JENA, GERMANY—According to a statement released by the Max Planck Society, analysis of the genomes of 271 people who lived in the area of the western Czech Republic known as Bohemia between 3,500 and 7,000 years ago has identified three migration events in central Europe. Wolfgang Haak of the Max Planck Society said the region’s genetic landscape changed drastically some 5,000 years ago. People who had ancestors from the Eurasian Steppe were found buried in cemeteries with people who had little to no “steppe” ancestry, yet all of them had been buried according to the same customs of the Corded Ware culture, he explained. Fewer Y-chromosome lineages were detected in Corded Ware males over time, however, which suggests that only a few men fathered a majority of offspring, perhaps because a new social structure had emerged, added Luka Papac of the Max Planck Institute for the Science of Human History. When the Bell Baker society emerged some 4,500 years ago, all of the men in the study belonged to a Y-lineage that was new to Bohemia, indicating that a new clan had arrived. The Bell Beaker culture had been previously thought to have given rise to the Early Bronze Age Unetice culture, but the new genetic data suggests that these people came from an area northeast of Bohemia, added Michal Ernée of the Czech Academy of Sciences. Such turnover may have been a result of the trade in amber from the Baltic as centrally located Bohemia became an important trade hub, Ernée said. Read the original scholarly article about this research in Science Advances. To read about Bell Beaker burials at the site of Pömmelte in central Germany, go to "Letter from Woodhenge: Stonehenge's Continental Cousin."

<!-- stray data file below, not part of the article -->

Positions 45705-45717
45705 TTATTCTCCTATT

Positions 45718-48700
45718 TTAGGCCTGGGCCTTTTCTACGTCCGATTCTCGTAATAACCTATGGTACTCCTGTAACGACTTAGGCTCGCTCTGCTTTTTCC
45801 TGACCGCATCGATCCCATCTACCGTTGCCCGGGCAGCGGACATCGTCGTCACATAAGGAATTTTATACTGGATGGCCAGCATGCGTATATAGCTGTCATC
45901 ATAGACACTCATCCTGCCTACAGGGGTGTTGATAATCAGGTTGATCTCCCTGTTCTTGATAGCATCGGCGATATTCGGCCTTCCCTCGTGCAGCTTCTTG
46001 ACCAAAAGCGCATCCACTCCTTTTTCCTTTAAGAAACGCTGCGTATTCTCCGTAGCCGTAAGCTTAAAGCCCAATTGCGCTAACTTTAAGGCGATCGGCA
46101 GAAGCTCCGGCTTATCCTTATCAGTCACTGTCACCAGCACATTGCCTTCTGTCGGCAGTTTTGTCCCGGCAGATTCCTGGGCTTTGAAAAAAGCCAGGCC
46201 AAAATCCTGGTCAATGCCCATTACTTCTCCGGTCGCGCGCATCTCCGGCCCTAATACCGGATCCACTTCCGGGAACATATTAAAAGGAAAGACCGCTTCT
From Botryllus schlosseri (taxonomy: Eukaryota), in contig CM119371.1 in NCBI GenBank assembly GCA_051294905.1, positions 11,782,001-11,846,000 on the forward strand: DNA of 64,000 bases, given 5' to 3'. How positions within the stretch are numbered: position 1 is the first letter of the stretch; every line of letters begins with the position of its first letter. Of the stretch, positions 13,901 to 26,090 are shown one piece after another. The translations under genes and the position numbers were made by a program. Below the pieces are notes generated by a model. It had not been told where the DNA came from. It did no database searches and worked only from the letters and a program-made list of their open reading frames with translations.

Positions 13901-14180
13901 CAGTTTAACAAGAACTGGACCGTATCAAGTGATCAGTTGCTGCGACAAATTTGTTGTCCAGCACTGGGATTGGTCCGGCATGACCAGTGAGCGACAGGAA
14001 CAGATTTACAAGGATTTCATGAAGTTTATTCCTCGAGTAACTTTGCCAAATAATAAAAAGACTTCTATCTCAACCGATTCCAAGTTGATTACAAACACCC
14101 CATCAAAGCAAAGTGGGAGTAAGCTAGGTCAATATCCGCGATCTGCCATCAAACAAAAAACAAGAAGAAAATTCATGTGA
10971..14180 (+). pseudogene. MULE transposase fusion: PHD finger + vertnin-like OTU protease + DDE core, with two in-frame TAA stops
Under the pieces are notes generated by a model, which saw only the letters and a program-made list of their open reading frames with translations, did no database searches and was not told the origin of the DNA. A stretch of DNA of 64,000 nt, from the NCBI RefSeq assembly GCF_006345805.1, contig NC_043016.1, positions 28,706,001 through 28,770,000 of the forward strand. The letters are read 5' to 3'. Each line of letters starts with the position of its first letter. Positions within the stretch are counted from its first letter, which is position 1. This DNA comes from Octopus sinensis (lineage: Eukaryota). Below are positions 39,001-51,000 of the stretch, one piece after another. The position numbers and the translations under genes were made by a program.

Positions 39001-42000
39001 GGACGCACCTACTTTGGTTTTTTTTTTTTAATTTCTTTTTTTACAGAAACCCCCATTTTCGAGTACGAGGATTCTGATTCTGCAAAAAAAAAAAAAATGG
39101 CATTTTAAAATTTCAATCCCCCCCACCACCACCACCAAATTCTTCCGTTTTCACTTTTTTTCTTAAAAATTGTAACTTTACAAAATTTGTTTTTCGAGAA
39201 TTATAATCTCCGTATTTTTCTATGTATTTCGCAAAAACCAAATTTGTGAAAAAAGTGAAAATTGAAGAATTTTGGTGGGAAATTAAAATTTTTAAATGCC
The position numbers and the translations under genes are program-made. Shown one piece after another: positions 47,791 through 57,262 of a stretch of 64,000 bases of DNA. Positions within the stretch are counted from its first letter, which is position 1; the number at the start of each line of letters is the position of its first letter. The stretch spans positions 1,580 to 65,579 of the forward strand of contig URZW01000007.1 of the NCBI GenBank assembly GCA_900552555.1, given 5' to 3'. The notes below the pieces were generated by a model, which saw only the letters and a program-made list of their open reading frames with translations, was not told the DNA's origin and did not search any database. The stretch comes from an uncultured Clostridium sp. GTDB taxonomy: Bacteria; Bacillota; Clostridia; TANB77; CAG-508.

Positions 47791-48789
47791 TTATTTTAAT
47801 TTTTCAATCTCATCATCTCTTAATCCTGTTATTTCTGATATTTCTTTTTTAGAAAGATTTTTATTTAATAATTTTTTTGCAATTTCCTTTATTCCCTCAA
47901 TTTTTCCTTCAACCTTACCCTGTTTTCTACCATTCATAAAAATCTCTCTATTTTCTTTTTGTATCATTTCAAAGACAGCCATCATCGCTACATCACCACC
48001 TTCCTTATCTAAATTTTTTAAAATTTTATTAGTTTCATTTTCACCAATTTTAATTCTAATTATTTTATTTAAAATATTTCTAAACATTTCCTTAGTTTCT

Archaic Shell Rings Spotted in Southeastern United States

UNIVERSITY PARK, PENNSYLVANIA—According to a statement released by Penn State, Dylan S. Davis and his colleagues identified possible shell rings and mounds using deep machine learning to analyze data collected from lidar surveys, synthetic aperture radar, and multispectral satellite imagery of a 4,000-square-mile area of the southeastern coast of the United States. These technologies detect structures underneath heavy forest or ground cover, provide information on soil attributes, and reveal features not visible to the human eye. Such shell rings were constructed between 3,000 and 5,000 years ago, and are thought to have been used as trade centers, Davis said, since copper from the Great Lakes region and imported ceramics and lithics have previously been recovered from the 50 known shell ring sites in the region. The study spotted hundreds of potential new shell ring sites, based upon their slope and elevation change when compared to the surrounding landscape. Some of these sites were found in counties where shell rings have never been identified. Davis said the team has not yet been able to investigate the possible shell rings in person. To read about rituals performed at Georgia's Dyar Mound, go to "Enduring Rites of the Mound Builders," one of ARCHAEOLOGY's Top 10 Discoveries of 2020.

Bones from Neanderthal Hunting Camp in Spain Analyzed

BURGOS, SPAIN—According to a statement released by the Spanish National Research Center for Human Evolution (CENIEH), researcher Abel Moclán and his colleagues have analyzed 76,000-year-old bones recovered from a large Neanderthal hunting camp at the Navalmaíllo Rock Shelter, which is located in central Spain. Statistical analysis of the remains suggests that Neanderthals processed large cattle and deer at the rock shelter, but then took their prey to another site to eat it. Evidence for the manufacturing of stone tools and the use of fire have also been recovered at the rock shelter. To read about the inner ear anatomy of pre-Neanderthal hominins from Spain's Atapuerca Mountains, go to "Neanderthal Hearing."